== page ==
The US president’s nativist and protectionist attitude makes for policies every bit as bad as the assumptions which informs it
US trade deals are the key to understanding Trump's foreign policy approach
Donald Trump’s appearance at the World Economic Forum annual meeting in Davos, Switzerland, was simultaneously bizarre and familiar. Though born into great wealth and advantage, he casts himself as a quintessential outsider, overcoming vast obstacles to seduce and dominate existing elites – first in Manhattan, then Washington and now globally.
The forum’s main topic was trade. And trade is exactly where one should begin in understanding how "America First" broadly operates in practice and what defines a distinctive Trump-inflected foreign policy that decisively breaks with previous American approaches.
Mr Trump's attitudes towards trade explain much, particularly his visceral, troubling and otherwise inexplicable hostility to multilateral agreements, arrangements and institutions.
In his view, all people, both individually and collectively, in every encounter fall into two categories: winners and losers. Even in an essentially win-win scenario, one party will almost certainly be more advantaged, thereby qualifying as the "winner". Anyone not the “winner” is, by definition, the "loser". Money is the primary metric. There are no partners, just rivals and opponents.
He thinks Washington’s prodigious economic and military power, as compared to any other individual state, is its main competitive advantage. However, he reasons, at least since the Second World War, American leaderships have stupidly forgone this advantage by pursuing multilateral, systemic and rules-based arrangements. Because these involve negotiating with groups of countries, the overwhelming asymmetry of any one-on-one match-up between Washington and another party is pointlessly squandered.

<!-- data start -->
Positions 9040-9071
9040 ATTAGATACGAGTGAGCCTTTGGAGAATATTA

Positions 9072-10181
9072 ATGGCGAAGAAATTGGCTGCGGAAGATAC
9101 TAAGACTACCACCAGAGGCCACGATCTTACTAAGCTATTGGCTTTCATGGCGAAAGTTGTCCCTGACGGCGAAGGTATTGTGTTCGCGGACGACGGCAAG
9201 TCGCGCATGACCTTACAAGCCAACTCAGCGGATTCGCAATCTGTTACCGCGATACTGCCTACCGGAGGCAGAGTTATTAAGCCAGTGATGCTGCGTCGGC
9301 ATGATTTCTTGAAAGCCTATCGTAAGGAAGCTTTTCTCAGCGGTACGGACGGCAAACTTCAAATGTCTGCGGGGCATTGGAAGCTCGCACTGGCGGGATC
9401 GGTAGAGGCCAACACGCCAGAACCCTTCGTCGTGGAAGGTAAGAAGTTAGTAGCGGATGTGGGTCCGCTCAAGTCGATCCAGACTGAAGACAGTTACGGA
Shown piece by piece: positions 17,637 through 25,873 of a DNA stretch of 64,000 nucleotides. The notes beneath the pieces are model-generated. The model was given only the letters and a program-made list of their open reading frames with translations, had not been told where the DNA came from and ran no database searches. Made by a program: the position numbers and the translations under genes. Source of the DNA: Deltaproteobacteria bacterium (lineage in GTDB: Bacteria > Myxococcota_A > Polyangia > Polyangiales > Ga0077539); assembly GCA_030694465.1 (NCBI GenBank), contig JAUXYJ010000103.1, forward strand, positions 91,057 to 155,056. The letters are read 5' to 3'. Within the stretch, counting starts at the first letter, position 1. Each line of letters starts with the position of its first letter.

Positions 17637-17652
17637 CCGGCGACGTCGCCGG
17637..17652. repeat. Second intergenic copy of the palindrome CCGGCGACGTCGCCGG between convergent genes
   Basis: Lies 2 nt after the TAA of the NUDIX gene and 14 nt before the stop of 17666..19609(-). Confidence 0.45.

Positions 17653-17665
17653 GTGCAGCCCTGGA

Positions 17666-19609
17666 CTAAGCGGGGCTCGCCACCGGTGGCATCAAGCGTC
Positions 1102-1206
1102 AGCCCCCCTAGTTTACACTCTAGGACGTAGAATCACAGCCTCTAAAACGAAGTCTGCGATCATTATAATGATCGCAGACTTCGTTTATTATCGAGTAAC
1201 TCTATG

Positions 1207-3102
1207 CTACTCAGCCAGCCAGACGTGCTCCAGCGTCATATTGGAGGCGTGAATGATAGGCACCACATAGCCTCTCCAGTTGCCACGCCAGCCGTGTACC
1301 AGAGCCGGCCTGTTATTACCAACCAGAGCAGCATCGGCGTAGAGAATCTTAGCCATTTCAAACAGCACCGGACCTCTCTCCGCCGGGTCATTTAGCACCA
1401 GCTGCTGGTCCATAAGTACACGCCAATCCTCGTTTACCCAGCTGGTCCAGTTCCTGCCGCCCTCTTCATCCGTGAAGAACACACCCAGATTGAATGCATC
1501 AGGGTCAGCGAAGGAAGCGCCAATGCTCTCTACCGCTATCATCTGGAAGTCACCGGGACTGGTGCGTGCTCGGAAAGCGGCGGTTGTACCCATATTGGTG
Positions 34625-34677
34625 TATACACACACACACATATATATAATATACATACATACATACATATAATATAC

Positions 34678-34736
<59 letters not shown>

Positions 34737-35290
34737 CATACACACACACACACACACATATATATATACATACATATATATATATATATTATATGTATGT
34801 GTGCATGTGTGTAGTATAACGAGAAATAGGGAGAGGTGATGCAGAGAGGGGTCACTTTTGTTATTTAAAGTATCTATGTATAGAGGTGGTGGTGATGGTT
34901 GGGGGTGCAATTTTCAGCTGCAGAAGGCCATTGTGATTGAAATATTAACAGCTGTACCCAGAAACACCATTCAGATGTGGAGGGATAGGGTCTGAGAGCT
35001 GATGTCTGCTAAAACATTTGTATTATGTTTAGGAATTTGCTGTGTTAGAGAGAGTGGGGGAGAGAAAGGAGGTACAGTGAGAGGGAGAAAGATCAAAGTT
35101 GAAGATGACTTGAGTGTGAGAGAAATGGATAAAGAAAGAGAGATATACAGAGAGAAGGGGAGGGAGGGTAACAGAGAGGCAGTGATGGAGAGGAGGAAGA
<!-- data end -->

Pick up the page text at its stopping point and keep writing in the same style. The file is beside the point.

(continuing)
A simple example is his interpretation of the North American Free Trade Agreement (Nafta). Rather than negotiating with Canada and Mexico separately, Nafta pits Washington against what amounts to a new and much stronger opponent: Canada-Mexico.
He thinks that under Nafta, Washington foolishly consents – to its disadvantage – to confront the combined strengths of Canada and Mexico. Naturally it must accept less from both together than it could compel from each separately.
He has other concerns. Anything arranged by any of his predecessors is, by definition, "a bad deal", especially the nuclear agreement with Iran ("the worst deal ever"). Even a bilateral treaty like the US-Korea Free Trade Agreement is objectionable, despite the obvious necessity of Washington-Seoul partnership against Pyongyang, because he is sure he could have done better.
Moreover, all agreements, particularly multilateral ones, mandate US responsibilities as well as rights. Mr Trump sees this as, by definition, impinging on US sovereignty.